The Aptima® (Hologic) assay has 6-sigma performance, high concordance with the RealTime (Abbott Molecular) reference assay, and is user friendly and efficient, making it a good choice for laboratories that perform routine monitoring of HIV-1 viral loads, according to findings published in the Journal of Clinical Microbiology.
Identifying and confirming true HIV-1 virologic failure through assay testing is critical for managing patients, as imprecision in testing when viral loads are low (specifically at approximately the 50 and 200 copies/mL cutoffs) can allow development of significant clinical problems, such as a patient failing therapy but remaining on the regimen. In the current study, the performance of two new fully automated HIV-1 viral load assays, Aptima HIV-1 Quant Dx and Cobas® HIV-1 (Cobas 6800; Roche Diagnostics), were compared with RealTime m2000 assay, which has been established as the standard for this purpose.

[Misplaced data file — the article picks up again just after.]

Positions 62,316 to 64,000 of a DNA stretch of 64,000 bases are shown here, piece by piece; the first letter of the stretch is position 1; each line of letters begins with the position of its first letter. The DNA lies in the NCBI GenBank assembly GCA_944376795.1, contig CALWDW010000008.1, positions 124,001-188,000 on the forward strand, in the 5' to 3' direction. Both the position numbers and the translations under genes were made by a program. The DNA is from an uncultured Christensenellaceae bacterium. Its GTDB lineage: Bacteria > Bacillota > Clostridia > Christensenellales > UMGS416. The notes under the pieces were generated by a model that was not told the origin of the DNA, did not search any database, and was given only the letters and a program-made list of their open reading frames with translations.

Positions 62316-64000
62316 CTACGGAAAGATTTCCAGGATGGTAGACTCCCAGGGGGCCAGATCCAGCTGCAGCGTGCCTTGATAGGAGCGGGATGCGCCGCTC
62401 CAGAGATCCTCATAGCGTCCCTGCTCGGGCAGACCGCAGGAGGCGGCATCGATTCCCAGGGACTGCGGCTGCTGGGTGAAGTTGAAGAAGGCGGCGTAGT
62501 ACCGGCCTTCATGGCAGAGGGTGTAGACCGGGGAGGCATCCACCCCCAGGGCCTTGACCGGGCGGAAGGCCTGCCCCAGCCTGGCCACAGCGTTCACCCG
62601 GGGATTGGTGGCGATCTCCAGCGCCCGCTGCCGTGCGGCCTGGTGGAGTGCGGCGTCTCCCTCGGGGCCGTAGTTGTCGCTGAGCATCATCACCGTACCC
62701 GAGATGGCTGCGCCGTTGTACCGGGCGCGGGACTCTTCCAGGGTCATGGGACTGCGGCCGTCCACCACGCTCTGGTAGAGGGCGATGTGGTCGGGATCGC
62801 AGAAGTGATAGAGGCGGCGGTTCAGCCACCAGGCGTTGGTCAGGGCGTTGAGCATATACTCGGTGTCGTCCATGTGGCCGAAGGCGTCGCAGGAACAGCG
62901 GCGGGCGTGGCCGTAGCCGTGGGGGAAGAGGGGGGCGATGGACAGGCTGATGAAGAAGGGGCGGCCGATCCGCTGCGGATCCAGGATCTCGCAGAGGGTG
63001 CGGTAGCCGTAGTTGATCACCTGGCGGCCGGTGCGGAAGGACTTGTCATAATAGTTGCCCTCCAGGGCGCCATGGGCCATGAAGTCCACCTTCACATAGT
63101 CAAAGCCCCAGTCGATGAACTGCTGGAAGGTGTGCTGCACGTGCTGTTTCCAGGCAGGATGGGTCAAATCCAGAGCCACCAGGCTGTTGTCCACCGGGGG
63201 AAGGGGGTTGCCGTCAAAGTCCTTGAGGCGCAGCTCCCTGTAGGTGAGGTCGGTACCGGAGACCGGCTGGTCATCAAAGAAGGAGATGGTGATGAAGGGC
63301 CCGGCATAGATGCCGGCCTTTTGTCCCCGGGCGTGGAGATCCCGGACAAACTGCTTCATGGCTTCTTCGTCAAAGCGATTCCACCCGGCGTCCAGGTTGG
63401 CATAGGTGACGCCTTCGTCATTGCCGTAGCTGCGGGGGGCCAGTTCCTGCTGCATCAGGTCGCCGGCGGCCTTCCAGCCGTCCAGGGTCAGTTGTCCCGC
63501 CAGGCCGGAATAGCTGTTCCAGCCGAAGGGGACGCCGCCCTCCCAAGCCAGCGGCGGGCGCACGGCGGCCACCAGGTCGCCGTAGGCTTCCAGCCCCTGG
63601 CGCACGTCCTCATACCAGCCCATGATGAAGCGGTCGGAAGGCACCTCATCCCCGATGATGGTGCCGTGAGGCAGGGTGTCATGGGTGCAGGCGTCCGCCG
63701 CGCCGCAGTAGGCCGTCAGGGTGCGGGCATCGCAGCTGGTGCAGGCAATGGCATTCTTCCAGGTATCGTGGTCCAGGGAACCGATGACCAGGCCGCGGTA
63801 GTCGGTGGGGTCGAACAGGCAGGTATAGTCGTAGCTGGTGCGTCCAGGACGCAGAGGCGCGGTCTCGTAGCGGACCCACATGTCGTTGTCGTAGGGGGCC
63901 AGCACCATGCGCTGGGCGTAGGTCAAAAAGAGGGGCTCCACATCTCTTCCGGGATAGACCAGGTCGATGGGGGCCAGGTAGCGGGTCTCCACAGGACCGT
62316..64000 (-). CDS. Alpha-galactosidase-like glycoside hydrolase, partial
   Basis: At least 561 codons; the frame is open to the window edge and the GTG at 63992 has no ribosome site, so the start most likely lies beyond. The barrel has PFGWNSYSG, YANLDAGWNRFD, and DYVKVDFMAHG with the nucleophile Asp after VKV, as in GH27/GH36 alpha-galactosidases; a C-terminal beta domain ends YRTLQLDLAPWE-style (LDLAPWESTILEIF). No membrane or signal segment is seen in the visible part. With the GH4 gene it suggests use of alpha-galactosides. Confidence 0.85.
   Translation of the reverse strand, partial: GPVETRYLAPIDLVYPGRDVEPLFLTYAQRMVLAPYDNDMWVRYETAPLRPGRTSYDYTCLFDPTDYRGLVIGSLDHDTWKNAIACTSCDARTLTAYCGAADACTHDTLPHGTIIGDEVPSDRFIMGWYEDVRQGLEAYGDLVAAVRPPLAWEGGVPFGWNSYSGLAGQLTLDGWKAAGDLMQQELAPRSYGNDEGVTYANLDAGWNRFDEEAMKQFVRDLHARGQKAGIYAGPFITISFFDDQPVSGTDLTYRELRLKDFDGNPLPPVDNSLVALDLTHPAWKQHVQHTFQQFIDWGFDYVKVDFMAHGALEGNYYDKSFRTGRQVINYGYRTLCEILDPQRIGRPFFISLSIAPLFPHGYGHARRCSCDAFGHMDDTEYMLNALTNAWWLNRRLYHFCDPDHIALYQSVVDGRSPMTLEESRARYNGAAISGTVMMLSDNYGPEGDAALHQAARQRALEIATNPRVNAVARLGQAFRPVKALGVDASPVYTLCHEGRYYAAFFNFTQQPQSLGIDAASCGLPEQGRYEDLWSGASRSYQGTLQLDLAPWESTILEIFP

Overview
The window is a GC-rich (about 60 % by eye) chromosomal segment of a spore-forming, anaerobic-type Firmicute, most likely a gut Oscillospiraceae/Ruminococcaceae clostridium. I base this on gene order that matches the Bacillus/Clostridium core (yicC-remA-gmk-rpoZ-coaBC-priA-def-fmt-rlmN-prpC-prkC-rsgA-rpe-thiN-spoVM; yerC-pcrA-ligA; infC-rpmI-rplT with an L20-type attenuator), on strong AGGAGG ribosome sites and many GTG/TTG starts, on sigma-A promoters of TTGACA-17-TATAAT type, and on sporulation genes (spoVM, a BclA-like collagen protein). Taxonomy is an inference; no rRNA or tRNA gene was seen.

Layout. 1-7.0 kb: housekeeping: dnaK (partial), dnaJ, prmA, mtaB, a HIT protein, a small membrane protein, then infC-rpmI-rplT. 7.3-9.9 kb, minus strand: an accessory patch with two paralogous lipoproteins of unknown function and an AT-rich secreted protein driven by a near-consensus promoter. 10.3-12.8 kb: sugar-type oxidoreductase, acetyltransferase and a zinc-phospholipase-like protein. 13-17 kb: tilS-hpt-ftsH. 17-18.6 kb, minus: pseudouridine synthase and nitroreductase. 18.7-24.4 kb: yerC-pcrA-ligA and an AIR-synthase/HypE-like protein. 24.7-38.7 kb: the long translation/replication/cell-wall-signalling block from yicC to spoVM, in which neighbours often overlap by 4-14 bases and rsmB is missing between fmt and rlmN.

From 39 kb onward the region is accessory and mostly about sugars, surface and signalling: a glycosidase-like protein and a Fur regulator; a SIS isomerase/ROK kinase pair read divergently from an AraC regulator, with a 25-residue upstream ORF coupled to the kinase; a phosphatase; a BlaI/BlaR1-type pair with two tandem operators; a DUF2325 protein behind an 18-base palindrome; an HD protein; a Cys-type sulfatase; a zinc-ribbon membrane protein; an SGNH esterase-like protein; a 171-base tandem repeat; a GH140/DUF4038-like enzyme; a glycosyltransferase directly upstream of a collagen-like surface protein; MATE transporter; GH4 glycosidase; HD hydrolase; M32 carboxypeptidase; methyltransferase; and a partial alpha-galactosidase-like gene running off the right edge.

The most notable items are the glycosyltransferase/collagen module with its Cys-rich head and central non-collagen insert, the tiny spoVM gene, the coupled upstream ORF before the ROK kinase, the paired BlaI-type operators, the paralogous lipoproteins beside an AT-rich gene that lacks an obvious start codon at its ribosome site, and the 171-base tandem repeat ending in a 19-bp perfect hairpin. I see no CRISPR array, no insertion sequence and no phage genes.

The precision and accuracy of the assays were evaluated in a retrospective evaluation that used excess plasma material previously obtained from 4 individuals who tested positively for HIV (subtypes B, C, AE, and AG). Concordance between the assays was also determined using 1011 surplus clinical samples that had been drawn routinely and selected retrospective longitudinal samples from 7 patients currently being treated.
The investigators found that all 3 assays showed highly concordant results for individual clinical specimens (R values from Deming regression >0.98; average difference ≤0.2 log copies/mL) and from the retrospective longitudinal specimens obtains from the patients on treatment. Both Aptima and RealTime had similar high precision and met the 5-sigma criterion for the majority of specimens analyzed, across all labs and subtypes. Conversely, Cobas was less precise and missed the 5-sigma criterion for the majority of samples.
“In this [first analysis comparing Aptima, RealTime, and Cobas 6800 assays], results from Cobas appeared less reliable near the clinically relevant cutoff and should be interpreted with more caution in this context,” concluded the researchers.